Why pay for archived books on CD? Part Three

2 07 2008

This will wrap up my series on the basics of finding books available in the public domain for free online.  In my last post, I briefly discussed how Google Books can be used to alleviate the pains associated with paying for a book on CD.  But searching for these public domain books takes more than one site to solve the problem.  That’s why this post will discuss the left jab in the one-two punch of book searching; the Internet Archive Text Search.

According to the main page of the Internet Archive, their mission is simple: 

“The Internet Archive is building a digital library of Internet sites and other cultural artifacts in digital form. Like a paper library, we provide free access to researchers, historians, scholars, and the general public.”

This website is a fabulous resource for information of all types – I would highly suggest you take a look around all the different portions of the site.  For today, we’re sticking with the texts section.  The text section is a collection of nearly 450,000 items from a plethora of North American libraries and beyond.  I think it’s in your best interest to browse the individual collections as you have time simply because there are so many resources throughout that you might find something of use that you otherwise would never have thought of!  For today, we’re sticking with our search for History of Middlesex County, Massachusetts, with Biographical Sketches of Many of Its Pioneers and Prominent Men by Duane Hamilton Hurd.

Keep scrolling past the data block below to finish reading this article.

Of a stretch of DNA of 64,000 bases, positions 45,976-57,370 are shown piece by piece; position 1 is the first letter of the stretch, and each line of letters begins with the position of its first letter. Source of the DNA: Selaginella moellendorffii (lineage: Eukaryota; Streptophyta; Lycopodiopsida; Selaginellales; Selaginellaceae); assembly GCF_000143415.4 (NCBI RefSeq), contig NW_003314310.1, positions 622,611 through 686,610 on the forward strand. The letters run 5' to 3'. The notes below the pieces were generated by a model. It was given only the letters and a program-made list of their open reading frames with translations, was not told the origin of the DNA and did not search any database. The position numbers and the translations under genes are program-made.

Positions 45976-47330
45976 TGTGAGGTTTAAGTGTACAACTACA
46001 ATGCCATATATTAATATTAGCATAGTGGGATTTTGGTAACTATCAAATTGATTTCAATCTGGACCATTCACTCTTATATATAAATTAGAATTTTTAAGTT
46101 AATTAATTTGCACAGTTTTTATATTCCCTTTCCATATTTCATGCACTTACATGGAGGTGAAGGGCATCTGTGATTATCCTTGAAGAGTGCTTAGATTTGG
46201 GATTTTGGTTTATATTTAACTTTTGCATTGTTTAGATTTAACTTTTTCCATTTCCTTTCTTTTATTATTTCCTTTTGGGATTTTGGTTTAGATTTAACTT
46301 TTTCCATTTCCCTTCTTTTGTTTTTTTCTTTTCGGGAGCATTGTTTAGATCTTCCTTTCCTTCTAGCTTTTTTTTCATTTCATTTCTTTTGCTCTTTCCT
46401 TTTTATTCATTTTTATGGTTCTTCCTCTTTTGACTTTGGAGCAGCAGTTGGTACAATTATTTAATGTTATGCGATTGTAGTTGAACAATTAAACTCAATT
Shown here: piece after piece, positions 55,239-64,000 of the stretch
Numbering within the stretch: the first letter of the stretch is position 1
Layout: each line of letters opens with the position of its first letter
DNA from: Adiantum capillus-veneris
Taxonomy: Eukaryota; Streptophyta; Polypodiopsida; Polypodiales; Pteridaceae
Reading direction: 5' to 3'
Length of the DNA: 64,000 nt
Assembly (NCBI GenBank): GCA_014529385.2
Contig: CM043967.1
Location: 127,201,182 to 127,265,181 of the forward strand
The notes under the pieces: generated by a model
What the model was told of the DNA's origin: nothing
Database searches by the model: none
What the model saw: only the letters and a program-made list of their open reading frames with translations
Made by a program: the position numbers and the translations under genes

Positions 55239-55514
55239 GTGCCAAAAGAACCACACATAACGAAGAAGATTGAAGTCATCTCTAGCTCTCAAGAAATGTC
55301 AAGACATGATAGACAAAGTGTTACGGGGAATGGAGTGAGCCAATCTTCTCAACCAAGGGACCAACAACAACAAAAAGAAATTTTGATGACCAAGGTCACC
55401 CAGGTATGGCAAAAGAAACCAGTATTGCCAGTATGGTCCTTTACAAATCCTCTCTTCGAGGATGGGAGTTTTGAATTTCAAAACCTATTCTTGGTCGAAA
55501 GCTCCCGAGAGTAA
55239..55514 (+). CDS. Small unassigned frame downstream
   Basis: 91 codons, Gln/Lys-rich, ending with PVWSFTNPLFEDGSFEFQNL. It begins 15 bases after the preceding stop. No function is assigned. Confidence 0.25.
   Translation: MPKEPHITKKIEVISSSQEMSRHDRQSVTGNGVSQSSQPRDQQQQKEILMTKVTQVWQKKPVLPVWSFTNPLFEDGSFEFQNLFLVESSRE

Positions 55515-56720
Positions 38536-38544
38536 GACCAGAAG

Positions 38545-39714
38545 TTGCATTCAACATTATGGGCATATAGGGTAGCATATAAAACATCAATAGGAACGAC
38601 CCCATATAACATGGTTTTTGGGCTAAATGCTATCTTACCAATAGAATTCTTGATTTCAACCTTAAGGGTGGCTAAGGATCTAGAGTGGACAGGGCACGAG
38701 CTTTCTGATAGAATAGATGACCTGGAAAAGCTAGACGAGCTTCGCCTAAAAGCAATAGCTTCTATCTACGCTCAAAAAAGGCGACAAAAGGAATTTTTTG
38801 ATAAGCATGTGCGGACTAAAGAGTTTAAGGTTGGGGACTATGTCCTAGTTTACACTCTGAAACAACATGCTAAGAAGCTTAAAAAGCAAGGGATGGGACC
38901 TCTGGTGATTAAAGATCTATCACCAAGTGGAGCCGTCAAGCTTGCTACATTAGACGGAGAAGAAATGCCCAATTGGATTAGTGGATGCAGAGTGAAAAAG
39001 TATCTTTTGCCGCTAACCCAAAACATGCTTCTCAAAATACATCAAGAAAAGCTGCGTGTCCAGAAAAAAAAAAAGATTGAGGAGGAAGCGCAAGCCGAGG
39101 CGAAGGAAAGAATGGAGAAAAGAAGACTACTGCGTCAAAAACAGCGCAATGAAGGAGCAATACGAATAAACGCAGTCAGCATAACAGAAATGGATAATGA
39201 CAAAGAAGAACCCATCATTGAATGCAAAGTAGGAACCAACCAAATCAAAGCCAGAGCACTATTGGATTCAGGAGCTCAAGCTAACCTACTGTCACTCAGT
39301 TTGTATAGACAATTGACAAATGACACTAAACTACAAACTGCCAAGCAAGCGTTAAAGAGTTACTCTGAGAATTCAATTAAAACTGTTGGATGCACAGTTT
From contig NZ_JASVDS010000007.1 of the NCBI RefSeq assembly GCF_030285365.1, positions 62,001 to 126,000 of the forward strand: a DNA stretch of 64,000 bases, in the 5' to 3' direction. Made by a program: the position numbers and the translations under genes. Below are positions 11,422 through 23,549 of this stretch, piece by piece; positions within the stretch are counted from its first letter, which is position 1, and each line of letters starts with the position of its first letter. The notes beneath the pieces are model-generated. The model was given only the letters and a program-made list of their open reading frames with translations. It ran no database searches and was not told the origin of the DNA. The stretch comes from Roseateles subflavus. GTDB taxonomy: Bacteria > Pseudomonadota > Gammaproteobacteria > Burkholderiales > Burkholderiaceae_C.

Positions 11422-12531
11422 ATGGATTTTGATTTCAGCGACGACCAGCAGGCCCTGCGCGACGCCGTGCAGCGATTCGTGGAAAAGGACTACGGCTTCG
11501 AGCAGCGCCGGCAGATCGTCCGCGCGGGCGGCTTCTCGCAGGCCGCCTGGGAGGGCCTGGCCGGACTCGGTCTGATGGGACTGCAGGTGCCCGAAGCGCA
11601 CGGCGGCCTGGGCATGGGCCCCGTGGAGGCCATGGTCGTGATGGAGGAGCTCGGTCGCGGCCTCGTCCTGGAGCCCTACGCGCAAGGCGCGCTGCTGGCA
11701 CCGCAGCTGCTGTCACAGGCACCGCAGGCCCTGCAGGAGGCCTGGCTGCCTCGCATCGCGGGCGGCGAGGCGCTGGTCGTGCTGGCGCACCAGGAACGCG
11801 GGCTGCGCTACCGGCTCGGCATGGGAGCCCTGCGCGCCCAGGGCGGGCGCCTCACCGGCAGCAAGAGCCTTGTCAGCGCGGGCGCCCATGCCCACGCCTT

As with the Google Books Search, all you need to do is type in the first few words of the title in the search box at the top of the text archive page.  I searched for “History of Middlesex County Massachusetts”, again without the quotes.  Shazam!  The fourth, fifth, and sixth results of that search come up with our desired set of books, each volume ready for viewing!  Clicking on the title brings you to your viewing options.

The Internet Archive offers a wider array of options for viewing the books they have available.  They can be found on the left hand side of the page once you’ve selected a book.  The options are:

  • DjVu – a high-quality, high-compressed files, suitable for web viewing
  • PDF – a standard Adobe PDF format
  • B/W PDF – similar to above, although all color has been eliminated, making for faster download
  • TXT – Simple text format.  This is the text pulled from the book when it was scanned using Optical Character Recognition.  This format is often tough to follow
  • Full Text – Similar to TXT
  • Flip Book – Another file for web viewing.  Searching books in this format is kind of a joke, but if you’re just wanting a quick and dirty preview before you download a PDF version, this is the way to go.

I think just about every book I have downloaded from these sites already has the Optical Character Recognition layer embedded into the PDF.  This makes searching through a five hundred plus page book a peice of cake. 

I have had considerable success using these two sites and can only imagine that they will continue to be a means of accessing otherwise out of print, old, and scarce books – especially those in the public domain. 




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